With the start of Ramadan, I thought I would take a step back from disability issues to reflect on a few cultural observations from life in Bangladesh.
Let’s start with Ramadan. As the ninth month of the Islamic calendar was approaching, at least 10 different people told me that we would meet after Ramadan or take care of the project after Ramadan. I found myself wondering if the whole country would shut down for a month. I decided to fast for a couple of days to gain a better understanding of this important Muslim tradition. I will admit that I made it both harder and easier on myself by skipping the pre-dawn meal (Suhoor) and drinking water to avoid any heat stroke episodes. After feeling dizzy and cranky by day two of my fast, I gained respect for those who do it throughout the entire month. I also learned that business does not stop because of Ramadan but continues at a slower pace as people spend more time devoted to prayer and with their families. The Muslims I have met in Bangladesh are peaceful and grounded in their faith, and I wish more Americans could learn about Islam in the way I have over the past month.
On a lighter note, I have to mention rickshaws. These colorful bicycles with attached carts have become a frequent means of transportation for me. Rickshaws come with just one gear, and I often find myself wishing I could buy multiple gears for all of the rickshaws in Bangladesh when I see a man of about 100 pounds carrying a very heavy load. However, this purchase may present a financial burden for me because I have heard estimates of the number of rickshaws in Dhaka alone to be between 400,000 and 600,000!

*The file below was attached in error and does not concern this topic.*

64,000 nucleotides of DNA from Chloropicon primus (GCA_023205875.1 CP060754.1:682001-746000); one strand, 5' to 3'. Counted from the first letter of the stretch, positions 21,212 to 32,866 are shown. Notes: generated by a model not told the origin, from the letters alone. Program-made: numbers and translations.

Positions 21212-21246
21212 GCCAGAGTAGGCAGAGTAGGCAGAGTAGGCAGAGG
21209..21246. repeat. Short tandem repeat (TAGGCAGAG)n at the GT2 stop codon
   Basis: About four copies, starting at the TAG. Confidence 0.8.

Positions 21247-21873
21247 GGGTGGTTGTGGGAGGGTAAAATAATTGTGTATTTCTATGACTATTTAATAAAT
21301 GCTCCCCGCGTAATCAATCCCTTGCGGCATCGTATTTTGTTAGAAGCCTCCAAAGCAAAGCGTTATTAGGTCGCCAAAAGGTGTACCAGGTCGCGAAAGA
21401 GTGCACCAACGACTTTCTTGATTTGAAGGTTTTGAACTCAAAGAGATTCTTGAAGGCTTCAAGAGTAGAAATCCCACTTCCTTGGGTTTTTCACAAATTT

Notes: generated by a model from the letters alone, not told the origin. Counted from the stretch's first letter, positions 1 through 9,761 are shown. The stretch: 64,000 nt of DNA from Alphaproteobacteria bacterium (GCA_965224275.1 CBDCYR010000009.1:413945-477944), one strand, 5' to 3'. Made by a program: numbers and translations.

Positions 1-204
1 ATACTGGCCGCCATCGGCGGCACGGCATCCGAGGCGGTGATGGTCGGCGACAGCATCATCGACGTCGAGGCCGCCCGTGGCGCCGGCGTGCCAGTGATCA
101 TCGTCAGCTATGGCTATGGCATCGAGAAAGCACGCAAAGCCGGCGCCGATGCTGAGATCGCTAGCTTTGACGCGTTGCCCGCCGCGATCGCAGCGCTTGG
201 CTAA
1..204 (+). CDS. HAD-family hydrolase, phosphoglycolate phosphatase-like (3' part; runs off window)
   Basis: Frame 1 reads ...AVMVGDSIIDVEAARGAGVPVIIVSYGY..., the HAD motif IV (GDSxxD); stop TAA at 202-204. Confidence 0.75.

A rickshaw ride begins with a negotiation–not over the price, but over if the driver will actually take you to your desired destination. Sometimes they would rather take a nap in the shade or drink a cup of cha (tea). When you do make it onto the rickshaw, you have to be prepared for going full speed over bumps and cutting off motorized vehicles. Rickshaws certainly contribute to the madness of Dhaka’s roads, but they add color and character to the city.
I would be remiss if I did not mention food and meal time in this blog. Although I have become somewhat comfortable eating rice and most things with my right hand, I am still amazed when people spit fish bones out on the table or eat their meal three times faster than I do. Also, every person I have met in Bangladesh (regardless of their size) has put me to shame when it comes to eating rice. They consume it in vast quantities for breakfast, lunch and dinner and will always encourage me to eat more. Finally, I have to comment on how delicious the cha is in Bangladesh. Although I have not stopped wanting coffee, I can purchase a cup of sweet, milky tea on any street corner for about $.07.
Posted By Amanda Lasik
Posted Aug 6th, 2011